Our remote descendants, safely arrayed on many worlds through the solar system, and beyond, will be unified, by their common heritage, by their regard for their home planet, and by the knowledge that, whatever other life may be, the only humans in all the universe, come from Earth. They will gaze up and strain to find the blue dot in their skies. They will marvel at how vulnerable the repository of all our potential once was, how perilous our infancy, how humble our beginnings, how many rivers we had to cross, before we found our way.

The internet 2007 –
The Internet 2010 –
The Internet 2013 –
Carl Sagan – The Pale Blue Dot




I don’t often write about my travels in this WordPress blog (Cogito Ergo) as I have another site for that (TravBuddy). In this year of 2013, I completed a number of travel blogs on that site that are worth noting and I give the links to them here. Mind you, I don’t know that any of my travel blogs are ever really completed. Each one is like a child I nurture and raise up, but always needs attention in future ways. Anyway, I suppose I list them here for my own reference and also to offer it to others who may be interested in my travels. There is some connection of the blogs, one to another in embedded personal ways, but are also self-contained. Here they are:




Spocklogic_Switzerland_Travel Blog.

Spocklogic_Germany_Travel Blog.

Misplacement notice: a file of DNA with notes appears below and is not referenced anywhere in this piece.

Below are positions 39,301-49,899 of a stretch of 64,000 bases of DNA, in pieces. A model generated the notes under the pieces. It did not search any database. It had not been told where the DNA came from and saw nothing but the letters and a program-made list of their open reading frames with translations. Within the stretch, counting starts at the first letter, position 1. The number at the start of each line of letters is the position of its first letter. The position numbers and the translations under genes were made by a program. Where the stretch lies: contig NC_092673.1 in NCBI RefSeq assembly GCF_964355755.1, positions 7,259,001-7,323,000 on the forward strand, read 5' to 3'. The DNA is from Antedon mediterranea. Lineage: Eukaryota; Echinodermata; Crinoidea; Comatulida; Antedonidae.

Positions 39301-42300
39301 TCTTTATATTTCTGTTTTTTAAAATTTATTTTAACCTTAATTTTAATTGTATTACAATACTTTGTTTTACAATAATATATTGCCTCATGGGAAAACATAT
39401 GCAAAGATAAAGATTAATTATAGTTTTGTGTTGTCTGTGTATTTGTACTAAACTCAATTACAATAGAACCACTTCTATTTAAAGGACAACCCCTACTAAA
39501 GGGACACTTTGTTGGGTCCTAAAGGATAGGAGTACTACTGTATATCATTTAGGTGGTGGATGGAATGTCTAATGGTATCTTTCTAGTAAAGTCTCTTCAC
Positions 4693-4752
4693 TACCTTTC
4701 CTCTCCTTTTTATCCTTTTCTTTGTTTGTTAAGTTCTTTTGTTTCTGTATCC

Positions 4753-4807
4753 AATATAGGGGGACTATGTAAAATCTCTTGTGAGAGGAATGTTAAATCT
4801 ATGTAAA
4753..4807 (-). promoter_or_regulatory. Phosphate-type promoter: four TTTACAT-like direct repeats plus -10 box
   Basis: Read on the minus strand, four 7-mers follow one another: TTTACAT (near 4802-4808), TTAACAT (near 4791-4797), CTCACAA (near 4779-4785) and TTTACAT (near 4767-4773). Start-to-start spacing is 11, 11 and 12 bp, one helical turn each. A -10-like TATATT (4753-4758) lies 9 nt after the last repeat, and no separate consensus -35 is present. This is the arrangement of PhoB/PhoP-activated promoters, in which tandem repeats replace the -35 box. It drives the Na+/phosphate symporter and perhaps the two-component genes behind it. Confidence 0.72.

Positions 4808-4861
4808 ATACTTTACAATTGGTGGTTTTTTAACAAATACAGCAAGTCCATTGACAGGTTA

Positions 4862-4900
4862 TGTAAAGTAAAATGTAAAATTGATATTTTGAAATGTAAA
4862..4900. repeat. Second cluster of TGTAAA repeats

Some of these blogs have been posted for some years, and I either added to them, made them more complete, and/or formed connections between them. Some of them are entirely new in 2013. They do tell a story in total I suppose and maybe that’s why I decided to make a sort of review of the Travels of Spocklogic here. They were also all the blogs featured on TravBuddy for me this year. My Italy blog (L’Avventura Dell Italia) seems never-ending and I have some more work to do on it, but the majority of important events are there for the most part. The last one in this list, the blog on China, is something I am still working on too, but intend (or hope) to complete it before the end of 2013. I suppose this collection of blogs forms a personal journey of sorts that I tried to form this year regarding my life and relation to travel. When I finish the China blog, maybe I will know what I have been endeavoring to understand and ultimately discover in my life. It’s not a teaser, or cliffhanger, but maybe more a matter of what I will embrace. Sounds enigmatic I suppose, but not really. It’s my personal perspective, the choices I make and what is ultimately best for me in a world of possibilities…